I read the review. Yeah, the game is buggy, though in the 15 or so hours I spent playing most of the bugs I encountered were things like Data dying of old age or two Rikers spawning in a single game (but not in a good way), or mission trees not registering certain node conditions, or leaders advancing triggering a leader death soundbite. They’re minor annoyances, but certainly not game breaking. There’s a whole lot of game to break here, this being a Paradox title, which leads me to my next point…

Something like the integration process breaking for the reviewer looks like a lack of understanding of the mechanics instead. Integrating will break if your relations dip below a certain level which they usually do, because they atrophy over time automatically – unless you’re actively improving relations through a second envoy. I’m just not that convinced they understood what they were doing well enough to review the game properly, and focused instead on what I’d view as secondary issues as a “get out of review free” card, if you will. ‘Oh, there’s tooltips missing – this game is seriously buggy!’ Yeah, uh, that does indeed need fixing.

All those bugs (including everyone’s favourites used as a crisis that sometimes doesn’t progress – though luckily it did for me each session) are minor next to the real issues not even touched upon in the IGN piece which is the usual Paradox chestnut of the game simply being so complex it needs more time in the oven after the release injection of feedback, and it’s relatively barren at launch to boot. Paradox GSG(+ Stellaris) are almost never released in a good state – they need the time to get hammered into that state, the systems need to mature, the flavour needs to be expanded upon for the dozens to hundreds hours of play this game is designed to support each session. Victoria 3 is just now getting there after a literal year of post-launch development and rework. The bugs aren’t the issue – those will get fixed very quick. The bigger problem right now is that the mission tree nodes aren’t super interesting in the long run, or flat-out don’t make sense for the 300 years of scope, that some legacy Stellaris traits should really be reworked for certain factions, i.e. that game needs to move away from Stellaris in some ways, but also inherit some of the quality of life improvements made to Stellaris after they spun off STI a few years ago (you can’t customise the auto-pause in STI the way you’re able to in Stellaris which makes this game significantly less playable), or that there’s really no need for the game to last until 26xx and that late game flavour is kind of done by the 2400s (which is why some of those Federation missions are sort of acceptable now, but will rapidly become out of place as the game fills out in its latter part).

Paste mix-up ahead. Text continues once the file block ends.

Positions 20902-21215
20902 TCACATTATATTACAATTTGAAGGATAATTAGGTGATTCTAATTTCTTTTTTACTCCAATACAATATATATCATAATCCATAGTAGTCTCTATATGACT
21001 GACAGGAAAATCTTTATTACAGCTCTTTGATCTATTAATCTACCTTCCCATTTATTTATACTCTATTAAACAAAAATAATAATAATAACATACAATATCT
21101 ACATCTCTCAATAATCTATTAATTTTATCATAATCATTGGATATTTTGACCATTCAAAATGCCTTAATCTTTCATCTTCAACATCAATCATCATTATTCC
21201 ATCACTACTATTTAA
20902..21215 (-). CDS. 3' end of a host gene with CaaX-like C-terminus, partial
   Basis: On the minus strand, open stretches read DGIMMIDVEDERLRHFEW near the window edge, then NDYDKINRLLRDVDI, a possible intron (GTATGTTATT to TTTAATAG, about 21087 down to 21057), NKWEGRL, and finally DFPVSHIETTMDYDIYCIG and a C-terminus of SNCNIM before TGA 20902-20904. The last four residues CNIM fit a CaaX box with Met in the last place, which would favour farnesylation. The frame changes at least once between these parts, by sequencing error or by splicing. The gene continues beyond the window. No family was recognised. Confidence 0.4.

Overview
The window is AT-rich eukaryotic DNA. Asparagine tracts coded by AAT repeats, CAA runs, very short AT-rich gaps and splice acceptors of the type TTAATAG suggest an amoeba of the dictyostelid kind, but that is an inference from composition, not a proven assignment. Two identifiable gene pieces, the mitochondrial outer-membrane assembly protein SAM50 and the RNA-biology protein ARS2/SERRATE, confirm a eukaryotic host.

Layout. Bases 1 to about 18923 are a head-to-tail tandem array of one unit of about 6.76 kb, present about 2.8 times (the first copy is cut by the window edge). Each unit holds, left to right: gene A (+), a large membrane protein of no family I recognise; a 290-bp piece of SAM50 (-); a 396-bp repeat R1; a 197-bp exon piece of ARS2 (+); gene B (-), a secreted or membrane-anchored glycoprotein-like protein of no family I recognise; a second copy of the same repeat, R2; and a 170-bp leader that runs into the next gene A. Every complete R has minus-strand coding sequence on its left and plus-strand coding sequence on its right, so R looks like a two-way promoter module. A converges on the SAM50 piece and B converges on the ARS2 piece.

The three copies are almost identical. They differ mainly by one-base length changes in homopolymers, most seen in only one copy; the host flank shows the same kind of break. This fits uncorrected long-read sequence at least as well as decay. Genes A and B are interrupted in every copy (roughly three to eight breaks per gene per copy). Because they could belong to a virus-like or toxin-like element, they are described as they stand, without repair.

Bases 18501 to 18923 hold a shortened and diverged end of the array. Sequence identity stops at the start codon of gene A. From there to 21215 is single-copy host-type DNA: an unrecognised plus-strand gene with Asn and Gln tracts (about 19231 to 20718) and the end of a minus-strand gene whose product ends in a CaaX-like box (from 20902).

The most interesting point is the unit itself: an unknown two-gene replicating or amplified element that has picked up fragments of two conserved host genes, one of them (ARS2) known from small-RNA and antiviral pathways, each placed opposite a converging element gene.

So while I wouldn’t call STI a good game quite yet there is very clear potential for it to get excellent. The factions are clearly distinct even now (big issue for Paradox games at launch, usually), the exploration is more fun than in Stellaris (and despite the factions not starting the game from scratch it lasts much longer here), the warp system works, is refreshing and you can already tell that some expansions are going to slide in really nicely, and fill the game out.

Anyway, I’m having loads of fun even now – best evidenced by this wall of text perhaps. Playing the Federation in particular is a very chill experience. I think it’s worth supporting despite its problems – if you’re partial to this type of game.

I agree. Overall I think it can only get better from an already decent experience for the price. I’ll be interested to see how playing it against humans works. So far I’ve only played against the AI. The politicking mechanic will probably be far more interesting

This was very helpful and insightful to read, thank you!

I’ve found relatively few bugs after about 20+ hours of play. I did run into a problem on Steam / Mac where the game would crash when trying to play the tutorial. Spun it up on Windows and found that I wasn’t missing much with the tutorial anyway. There is MUCH more mechanically IMO then they walk you through in the tutorial. The biggest “bug” I’ve seen is it being a hassle to assign ships to orbit the right planet or object for a given mission which is a big deal when there is a timer to complete the task.

Not being familiar with Stellaris, my personal comp is Star Wars Rebellion from the late 1990’s (which I enjoyed so that’s not a knock IMO).

Lots of tiny checkboxes to manage resources, assigning crew and sending ships out to different planets and occasionally a visually underwhelming battle you don’t have much control over.

I know Stellaris pretty well, and don’t mind the later stages of managing spreadsheets basically if I can delegate. I’ll get the game and try it out!